Directed by Gus Van Sant
Opens Dec. 5
Review by Malcolm Maclachlan and Tony Sheppard
Malcolm: I've always thought Gus Van Sant was a hit-or-miss director, capable of telling a great story but also of getting arty to the point of incoherence. At the risk of mixing metaphors, he takes the life of gay politician Harvey Milk and plays it straight, making a standard biopic that relies on the strength of its source material. "Milk" dives rights in. We first see him in his native New York in 1970, freshly forty and still closeted. His new lover, Scott Smith (James Franco, who reportedly begged Van Sant for the role), convinces Milk he needs a change. The pair move to San Francisco and open a camera store.
Tony: And Milk didn't need directorial bells and whistles to be effective – just some neat blending of styles between current footage and archival material. Franco was great in his role. One of the strengths of the movie is that almost all of the secondary characters seem genuine-based on actual people in Milk's circle of friends-even those that we only see very briefly. Also, in fun film trivia, that was the actual storefront where they had their store.
Malcolm: Milk certainly had a compelling story. His political history is still familiar to a lot of people: his multiple runs for city supervisor, his fights with anti-gay leader Anita Bryant and becoming the public face of the gay political movement, his success turning back the Briggs Initiative, which would have banned gay teachers from California public schools. This success is quickly followed by his murder, along with that of mayor George Moscone, by troubled supervisor Dan White.
Tony: The Briggs Initiative wouldn't just have banned the teachers, it would have allowed school districts to fire any other members of staff who supported or sympathized with those teachers.
Malcolm: Sean Penn seemed like an odd choice for the lead. He's shorter and far burlier than the slightly-built Milk, and doesn't look much like him. But he manages to inhabit the role in a very convincing way, aided by Van Sant's clever use of shadows and camera angles to maximize any resemblance. It was also interesting to see Josh Brolin as White so soon after his spectacular turn as President George W. Bush in "W."
Tony: Yes, Penn's performance will likely yield multiple award nominations. It's a story that was a long time coming – with a release that marks the 30th anniversary of Milk's death. Both Brolin's White and Bush are depicted as simple, well-meaning men who are caught up in circumstances that they simply aren't well equipped to understand or cope with. The parallels are also profound between the Briggs fight in the film and the recent Proposition 8 that re-banned gay marriage in California. Although the issues being fought are not analogous, it's hard to sit there and not feel to some extent like we, or at least some of us, have been stuck in the same mindset for 30 years. It seems doubtful that the outcome would have been swayed but one has to ponder what reaction the film might have had with a marginally earlier release date.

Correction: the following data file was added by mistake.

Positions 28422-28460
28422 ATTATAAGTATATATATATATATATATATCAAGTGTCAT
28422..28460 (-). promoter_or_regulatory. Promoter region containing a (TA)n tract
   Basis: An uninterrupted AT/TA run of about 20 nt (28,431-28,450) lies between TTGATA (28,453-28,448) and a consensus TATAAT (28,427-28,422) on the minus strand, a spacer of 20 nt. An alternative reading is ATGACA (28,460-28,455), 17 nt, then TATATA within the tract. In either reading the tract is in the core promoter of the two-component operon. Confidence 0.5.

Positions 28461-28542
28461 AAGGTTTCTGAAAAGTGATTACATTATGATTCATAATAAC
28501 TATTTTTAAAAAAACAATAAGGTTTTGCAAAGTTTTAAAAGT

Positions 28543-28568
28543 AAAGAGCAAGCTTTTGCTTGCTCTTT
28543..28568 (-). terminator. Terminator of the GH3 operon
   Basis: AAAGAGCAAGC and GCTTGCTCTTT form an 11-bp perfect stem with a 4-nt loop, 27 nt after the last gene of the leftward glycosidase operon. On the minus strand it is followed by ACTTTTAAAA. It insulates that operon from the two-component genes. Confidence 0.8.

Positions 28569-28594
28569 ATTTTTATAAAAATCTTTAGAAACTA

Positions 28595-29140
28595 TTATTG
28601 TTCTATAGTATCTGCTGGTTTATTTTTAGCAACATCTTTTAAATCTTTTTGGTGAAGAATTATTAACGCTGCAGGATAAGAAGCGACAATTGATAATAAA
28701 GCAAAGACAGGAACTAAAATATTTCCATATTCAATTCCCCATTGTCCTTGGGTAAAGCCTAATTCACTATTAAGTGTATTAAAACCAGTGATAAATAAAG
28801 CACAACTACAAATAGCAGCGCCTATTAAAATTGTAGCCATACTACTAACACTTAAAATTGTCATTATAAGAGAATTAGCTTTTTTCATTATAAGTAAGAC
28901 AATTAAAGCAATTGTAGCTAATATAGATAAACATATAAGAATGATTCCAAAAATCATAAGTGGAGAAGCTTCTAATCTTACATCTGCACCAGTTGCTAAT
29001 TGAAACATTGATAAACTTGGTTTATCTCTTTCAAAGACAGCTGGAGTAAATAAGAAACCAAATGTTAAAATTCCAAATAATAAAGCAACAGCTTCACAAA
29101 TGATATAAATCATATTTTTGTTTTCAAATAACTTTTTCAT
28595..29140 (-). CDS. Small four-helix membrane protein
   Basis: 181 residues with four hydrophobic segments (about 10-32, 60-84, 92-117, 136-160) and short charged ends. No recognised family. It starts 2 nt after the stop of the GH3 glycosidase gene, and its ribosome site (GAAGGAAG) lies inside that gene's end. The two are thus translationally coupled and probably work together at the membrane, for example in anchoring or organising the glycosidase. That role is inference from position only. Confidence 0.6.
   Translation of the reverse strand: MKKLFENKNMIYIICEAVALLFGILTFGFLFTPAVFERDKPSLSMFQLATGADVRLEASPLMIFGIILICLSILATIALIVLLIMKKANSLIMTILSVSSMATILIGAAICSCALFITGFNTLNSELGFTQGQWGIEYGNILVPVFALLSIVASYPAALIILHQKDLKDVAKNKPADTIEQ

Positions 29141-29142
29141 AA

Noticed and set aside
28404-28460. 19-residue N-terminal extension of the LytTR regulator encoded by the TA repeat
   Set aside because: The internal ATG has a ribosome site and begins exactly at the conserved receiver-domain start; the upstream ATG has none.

Malcolm: The film also serves as a reminder of how recent it was that few gay people were out of the closet in this country. While pro-gay marriage activists have been very clumsy in their attempts to appropriate the civil rights mantle once worn by African-American leaders, the actual historical shots of gay people marching-and dying-in the streets might have made this connection seem stronger. This film also seems to reinforce the conventional wisdom among many who watch politics for a living-that while the anti-gay rights forces keep consistently winning battles, they long ago lost the actual war over the hearts and minds of the next generation of voters (see "Expert's Expound," Nov. 20).
Let the Right One In ( Låt den rätte komma in)
Directed by Tomas Alfredson
Review by Tony Sheppard
In another interesting coincidence, this Swedish take on a familiar vampire tale is in theaters alongside the less engaging "Twilight." And while "Let the Right One In" centers around younger characters, it also has a far less juvenile tone and delivery.
Oskar is a lonely and bullied boy until the mysterious Eli arrives in his snow filled apartment complex. Not only does she represent potential friendship, but she encourages Oskar to stand up for himself. However, she also harbors dark secrets and appetites of her own, with an older companion who caters for her needs, and mementos of an overly long childhood kept in an otherwise minimalist flat.
While the idea of a love story between a vampire and a mortal is hardly original, as evidenced by Twilight's sorry retread, "Let the Right One In" comes at it from a relatively new direction with a distinctly European lack of pandering to an audience that typically expects less bleak outcomes. It also serves up some neat scenes for horror fans, contributing to an end result that is one of the freshest and best of the genre.